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Severe vitamin D deficiency in patients admitted to the emergency department with severe sepsis is associated with an increased 90-day mortality

Emergency Medicine Journal
Year of publication
Background The role of vitamin D in the response to infection has been increasingly acknowledged. However, the influence of severe vitamin D deficiency on the outcome of patients admitted for severe sepsis is unknown. Hence, this study aimed to investigate the association between severe vitamin D deficiency and sepsis-related outcomes in patients presenting to the ED. Methods This single centre prospective study included patients presenting to the ED with severe sepsis from April 2014 until December 2017. 25-Hydroxy vitamin D (25(OH)D) was measured in a blood sample drawn within 24 hours of admission to the ED, and severe vitamin D deficiency was defined as 25(OH)D <12 ng/mL. 90-day mortality was compared between patients with and without severe vitamin D deficiency by a multivariable analysis adjusting for confounders and according to a Kaplan-Meier survival analysis.Results263 patients were initially screened and 164 patients with severe sepsis were included in this study, 18% of whom had septic shock. Severe vitamin D deficiency was present in 46% of patients. The overall 90-day mortality rate was 26.2% and the median length of stay was 14 days. In a logistic regression accounting for sepsis severity and age-adjusted comorbidities, severe vitamin D deficiency was associated with increased mortality (OR=2.69 (95% CI 1.03 to 7.00), p=0.043), and lower chances of hospital discharge (sub-HR=0.66 (95% CI 0.44 to 0.98)). In the subgroup of patients admitted to the intensive care unit, severe vitamin D deficiency was associated with an increased 28-day adjusted mortality (HR=3.06 (95% CI 1.05 to 8.94), p=0.04) and lower chances of discharge (sub-HR=0.51 (95% CI 0.32 to 0.81)). Conclusions Severe vitamin D deficiency at ED admission is associated with higher mortality and longer hospital stay in patients with severe sepsis.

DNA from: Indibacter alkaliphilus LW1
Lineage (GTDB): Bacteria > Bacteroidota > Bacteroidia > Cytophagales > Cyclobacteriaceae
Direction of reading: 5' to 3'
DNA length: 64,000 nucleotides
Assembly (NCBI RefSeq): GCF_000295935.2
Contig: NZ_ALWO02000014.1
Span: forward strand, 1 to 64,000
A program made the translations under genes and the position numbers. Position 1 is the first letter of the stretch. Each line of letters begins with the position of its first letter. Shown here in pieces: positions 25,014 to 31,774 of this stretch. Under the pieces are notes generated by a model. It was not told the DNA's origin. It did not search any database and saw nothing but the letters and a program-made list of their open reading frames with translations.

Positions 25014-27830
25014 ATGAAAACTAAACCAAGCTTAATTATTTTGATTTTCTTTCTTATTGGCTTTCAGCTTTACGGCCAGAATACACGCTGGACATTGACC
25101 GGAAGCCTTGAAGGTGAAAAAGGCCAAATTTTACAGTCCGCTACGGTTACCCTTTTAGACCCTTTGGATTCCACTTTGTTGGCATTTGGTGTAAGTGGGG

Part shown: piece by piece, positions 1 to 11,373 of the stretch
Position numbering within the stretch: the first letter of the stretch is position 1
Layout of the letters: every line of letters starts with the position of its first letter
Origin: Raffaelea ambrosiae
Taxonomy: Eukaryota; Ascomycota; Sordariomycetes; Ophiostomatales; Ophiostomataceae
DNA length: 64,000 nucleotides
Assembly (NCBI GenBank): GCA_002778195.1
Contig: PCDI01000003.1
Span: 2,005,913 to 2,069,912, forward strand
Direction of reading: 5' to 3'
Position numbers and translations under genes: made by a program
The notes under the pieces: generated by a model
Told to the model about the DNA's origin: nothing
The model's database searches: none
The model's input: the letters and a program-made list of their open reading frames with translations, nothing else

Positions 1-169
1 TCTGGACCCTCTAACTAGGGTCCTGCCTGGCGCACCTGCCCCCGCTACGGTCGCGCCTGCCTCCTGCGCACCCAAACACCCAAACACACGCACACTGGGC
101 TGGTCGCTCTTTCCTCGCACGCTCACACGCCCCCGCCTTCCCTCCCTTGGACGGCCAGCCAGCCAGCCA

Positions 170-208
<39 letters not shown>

Date added
Created by
Michelle Bendall
Published by
Current Awareness Service for Health